The Massacre of Vassy, 1562
Vassy (or Wassy) is a small town in Haute-Marne, France, the kind of place that probably would have remained unknown over the centuries if not for one incident. Its day of infamy came on March 01, 1562. It was just an average day, I imagine, a cold morning occupied with the beloved duty of attending church. Huguenot worshippers were on edge in France. Burnings at the stake were still the preferred means of destroying Protestants, and civil unrest was reaching the boiling point. There had been no warfare . . . yet. But there soon would be.
In 1562 there was an old barn in Vassy that had somehow come into use as a Huguenot temple. Made of light-colored brick, with a reddish tile roof and interior wooden beams (if Hogenberg’s later drawing is to be believed), this handsome barn served the needs of the local Protestant congregation quite well. Also according to Hogenberg, there was a simple wooden pulpit with a series of flat wooden steps, and a second-story balcony with simple wooden railings. There was enough room for a comfortable number of believers to mingle and worship.
March 01st would be their last chance to worship on this earth.
The massacre of Vassy began in quite a strange way. Francis, the Duke of Guise, born of a family hated by the Huguenots for their heavy-handed treatment of Protestantism, came to Vassy with the intent of attending one of the Catholic churches in the region. Somehow it caught his attention that this unobtrusive barn before him was filled with Protestant believers. One wonders how . . . I cannot see them singing loudly or having ornamentation, for such things were forbidden at that time. I suspect it was the simplicity of the structure or perhaps snatches of the Psalms --- Huguenots were known for their beloved Psalm-singing --- that betrayed their beliefs.
A few of Francis’ bolder men were incensed that Protestants dared to worship anywhere in France let alone the town through which they were passing, and they tried to force entrance. Both sides had words. Those words are not known, and that is probably for the best. Eventually the Huguenots began flinging rocks at the Duke of Guise and his brazen soldiers. Whether or not anything else was thrown, I do not know. The exasperated Protestants of Vassy had no idea that their rock-throwing --- and their faith --- would condemn them to death.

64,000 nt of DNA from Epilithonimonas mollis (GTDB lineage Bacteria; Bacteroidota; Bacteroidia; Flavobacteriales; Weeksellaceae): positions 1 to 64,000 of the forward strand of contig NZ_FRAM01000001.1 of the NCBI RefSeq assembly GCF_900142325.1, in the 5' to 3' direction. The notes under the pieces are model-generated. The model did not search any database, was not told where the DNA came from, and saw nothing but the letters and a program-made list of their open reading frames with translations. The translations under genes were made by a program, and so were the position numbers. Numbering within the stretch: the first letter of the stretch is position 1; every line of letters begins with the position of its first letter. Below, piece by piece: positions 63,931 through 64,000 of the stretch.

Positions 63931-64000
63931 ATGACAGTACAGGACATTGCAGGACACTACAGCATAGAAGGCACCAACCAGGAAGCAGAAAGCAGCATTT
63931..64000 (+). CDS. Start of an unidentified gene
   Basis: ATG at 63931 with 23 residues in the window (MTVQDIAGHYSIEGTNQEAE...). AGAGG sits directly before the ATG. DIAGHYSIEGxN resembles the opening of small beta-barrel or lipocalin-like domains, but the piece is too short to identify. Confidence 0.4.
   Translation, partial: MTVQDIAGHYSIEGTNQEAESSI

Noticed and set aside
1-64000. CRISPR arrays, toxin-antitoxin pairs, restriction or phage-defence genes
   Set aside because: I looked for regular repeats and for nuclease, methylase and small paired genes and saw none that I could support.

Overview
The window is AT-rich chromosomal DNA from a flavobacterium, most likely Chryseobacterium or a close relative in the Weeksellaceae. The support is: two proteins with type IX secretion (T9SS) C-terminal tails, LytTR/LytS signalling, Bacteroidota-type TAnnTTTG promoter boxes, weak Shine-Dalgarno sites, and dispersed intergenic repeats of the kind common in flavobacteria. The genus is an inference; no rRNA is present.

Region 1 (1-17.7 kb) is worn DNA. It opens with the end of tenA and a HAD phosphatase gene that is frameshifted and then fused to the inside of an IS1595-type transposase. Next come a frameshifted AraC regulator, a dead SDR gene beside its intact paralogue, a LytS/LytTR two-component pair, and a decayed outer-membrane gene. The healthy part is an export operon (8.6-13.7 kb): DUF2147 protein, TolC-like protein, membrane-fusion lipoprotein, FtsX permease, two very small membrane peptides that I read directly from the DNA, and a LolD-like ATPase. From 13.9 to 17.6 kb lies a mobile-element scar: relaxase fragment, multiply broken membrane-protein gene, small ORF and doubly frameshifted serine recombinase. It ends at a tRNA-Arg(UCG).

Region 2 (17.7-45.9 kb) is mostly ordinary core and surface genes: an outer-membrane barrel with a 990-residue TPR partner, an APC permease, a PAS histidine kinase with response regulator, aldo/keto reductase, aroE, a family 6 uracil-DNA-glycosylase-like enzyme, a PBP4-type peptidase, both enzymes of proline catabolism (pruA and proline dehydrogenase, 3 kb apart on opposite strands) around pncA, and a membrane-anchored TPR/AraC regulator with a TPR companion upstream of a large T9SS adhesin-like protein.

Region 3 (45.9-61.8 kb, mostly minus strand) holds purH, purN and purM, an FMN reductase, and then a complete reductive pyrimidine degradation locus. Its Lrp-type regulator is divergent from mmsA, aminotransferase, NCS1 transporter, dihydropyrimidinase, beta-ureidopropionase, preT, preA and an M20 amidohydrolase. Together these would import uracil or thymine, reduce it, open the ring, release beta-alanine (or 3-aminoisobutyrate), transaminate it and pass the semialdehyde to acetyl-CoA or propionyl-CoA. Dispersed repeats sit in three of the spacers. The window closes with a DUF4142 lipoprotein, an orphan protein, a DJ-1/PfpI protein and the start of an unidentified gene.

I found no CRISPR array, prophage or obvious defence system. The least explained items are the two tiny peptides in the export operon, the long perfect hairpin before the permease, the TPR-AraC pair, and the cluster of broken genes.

The Duke of Guise was not a man known for respecting human lives. To him it was a mere trifle to condemn innocent men, women, and children, and in a short while he commanded his soldiers to “break up” the chaos however they saw fit. I have seen differing accounts concerning this event. Some say the church was burned, others that there was hand-to-hand combat, others that the Duke of Guise’s quick-tempered men were to blame, and still others that the Huguenots were disrespectful and “had it coming to them.” As with any historical event, it has turned into a “he said, she said.”
I try to look at the big picture. Perhaps the Huguenots were incensed that they were commanded to stop their services --- I would be too. Perhaps some of them threw rocks. Perhaps they started it. I do not see, though, why it really matters, for the end result was the same. As Huguenots were much hated in France, what began as a scuffle became a slaughter. About forty people (some say less, some say more) died, and many more were wounded. Then the Duke of Guise and his men went on their way, smug and satisfied that their ‘chastisement’ was successful.
The callousness of this era never ceases to amaze me. The idea that a mere man, a man like Francis of Guise, could so nonchalantly play God over others’ lives and take them without a second thought is appalling. There are, of course, similar situations in the world today, and I feel the same about all violence, yet having always been interested in the 16th century, these instances speak most strongly to me. The massacre of Vassy became a powerful propaganda tool in the years to come and is considered by most to have contributed to the first War of Religion.
All because of a barn full of believers. May they rest in peace.
(c) 2012 Joyously Saved